With the will of his father, the order of the Seljuk sultan and the insistence of his followers of Bahaeddin Veled, Celaleddin replaced his father. He lectured, preached and fatwa for a year. Then, one of his father's students, Tabriz Seyyid Burhaneddin Muhakkik met Shams-î Tabrizî. According to Celaleddin's son, Sultan Veled, in his book Ibtidaname (The Book of Beginning), Burhaneddin took the young Celâleddîn to the test of Islamic sciences at that time in Konya; After his success, "you have no wife in knowledge; you are a truly distinguished man. However, your father was a person of the people; you remain the word. Leave Kal, become like him. Work for it, but then you become his true heir. but only then can you illuminate the world like the Sun. " After this warning, Celâleddîn was a disciple of Burhaneddin for 9 years and underwent a tariqat education, which is called the-sul-sul k. After completing his education in madrasas in Aleppo and Damascus, on the way back, he suffered three times in a row under the supervision of his teacher Tabrizi in Konya.

He went to Kayseri and left Konya in order to defeat his teacher Celalettin's desire. He died there in 1241. Celaleddin could not forget his teacher. He collected his books and lecture notes. In his work Fihi-Ma Fihad, which means whatever is in it, he frequently quoted from his teacher. He taught fiqh and religious science in the madrasah for five years and continued his sermons and preaching.
Connecting to Shams-i Tabrizi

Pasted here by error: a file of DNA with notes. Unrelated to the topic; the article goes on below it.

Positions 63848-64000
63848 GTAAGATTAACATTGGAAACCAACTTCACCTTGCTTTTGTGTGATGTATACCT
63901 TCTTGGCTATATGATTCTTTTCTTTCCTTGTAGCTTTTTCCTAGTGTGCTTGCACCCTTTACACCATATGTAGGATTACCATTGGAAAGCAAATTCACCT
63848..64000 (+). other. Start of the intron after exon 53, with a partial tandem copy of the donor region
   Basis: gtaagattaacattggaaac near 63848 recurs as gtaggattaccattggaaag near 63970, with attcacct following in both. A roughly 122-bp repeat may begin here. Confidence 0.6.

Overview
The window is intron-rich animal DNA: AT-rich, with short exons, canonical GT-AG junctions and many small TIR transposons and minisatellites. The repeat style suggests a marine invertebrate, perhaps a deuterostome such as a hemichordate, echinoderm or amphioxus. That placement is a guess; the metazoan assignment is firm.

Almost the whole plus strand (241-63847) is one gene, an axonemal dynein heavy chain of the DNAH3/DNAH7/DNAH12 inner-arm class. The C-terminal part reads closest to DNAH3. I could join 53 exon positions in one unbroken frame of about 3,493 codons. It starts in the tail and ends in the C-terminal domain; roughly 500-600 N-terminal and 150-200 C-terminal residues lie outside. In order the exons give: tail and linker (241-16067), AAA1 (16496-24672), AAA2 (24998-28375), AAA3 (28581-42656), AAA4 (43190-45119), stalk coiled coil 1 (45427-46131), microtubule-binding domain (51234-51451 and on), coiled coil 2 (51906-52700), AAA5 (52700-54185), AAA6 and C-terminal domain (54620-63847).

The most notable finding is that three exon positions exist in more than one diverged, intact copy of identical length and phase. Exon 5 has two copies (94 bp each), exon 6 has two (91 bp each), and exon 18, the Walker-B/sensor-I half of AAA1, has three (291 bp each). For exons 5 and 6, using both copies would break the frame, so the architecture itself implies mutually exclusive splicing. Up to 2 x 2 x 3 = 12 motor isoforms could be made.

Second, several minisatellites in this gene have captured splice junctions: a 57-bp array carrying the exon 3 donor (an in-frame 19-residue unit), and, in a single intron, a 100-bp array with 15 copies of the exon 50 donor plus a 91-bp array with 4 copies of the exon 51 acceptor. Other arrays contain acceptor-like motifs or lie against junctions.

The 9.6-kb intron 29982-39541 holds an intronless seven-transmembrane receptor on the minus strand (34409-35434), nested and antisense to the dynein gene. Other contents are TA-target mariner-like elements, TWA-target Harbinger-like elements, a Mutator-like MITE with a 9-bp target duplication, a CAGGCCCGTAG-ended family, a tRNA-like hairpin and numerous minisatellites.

In 1244, Konya's famous Sugar Merchants Inn (Şeker Furuşan) landed from head to toe with a wanderer. His name was Semsettin Muhammad Tabrizi (Sems of Tabriz). According to popular belief, he was the follower of an Ummah sheikh named Ebubekir Salabaf. He said he was a traveling merchant. According to Hacı Bektash Veli in his book "Makalat" (Words), he had a call. He would find what he was looking for in Konya, his heart was saying so. The journey and the search were over. At the end of the lesson he set out for the İplikçi Madrasa and found Mevlana on his horse with his advisors. Holding the horse's reins, he asked him:

- O scholars, tell me, is Muhammad great or Beyâzîd Bistâmî?

Mevlana was impressed by this strange passenger who had intercepted him and was surprised by the question he asked:

- How is this the question? "He roared." That is the last of the prophets; Is Beyâzîd Bistâmî's word with him? "

Then Shams of Tabriz said:

- Why does Muhammad say, "My heart is rusted and therefore I will be lenient to my Lord seventy times a day." Beyâzîd says, "I keep myself away from deficient attributes, there is no other entity in Allah among my robes. What do you think about it?"

Mevlânâ answered this question as follows:

- Muhammad exceeded seventy points each day. When he reached the glory of each of the parties, he was relieved of the inadequacy of his previous knowledge and rank. However, Beyâzîd was satisfied with the supremacy he reached and passed out, his power was limited. That's what he said for her.

Shams in Tabriz shouted "Allah, Allah" in the face of this comment and embraced him. Yeah, that was him. Sources called this meeting place Merec-el Bahrain (the point where the two seas meet).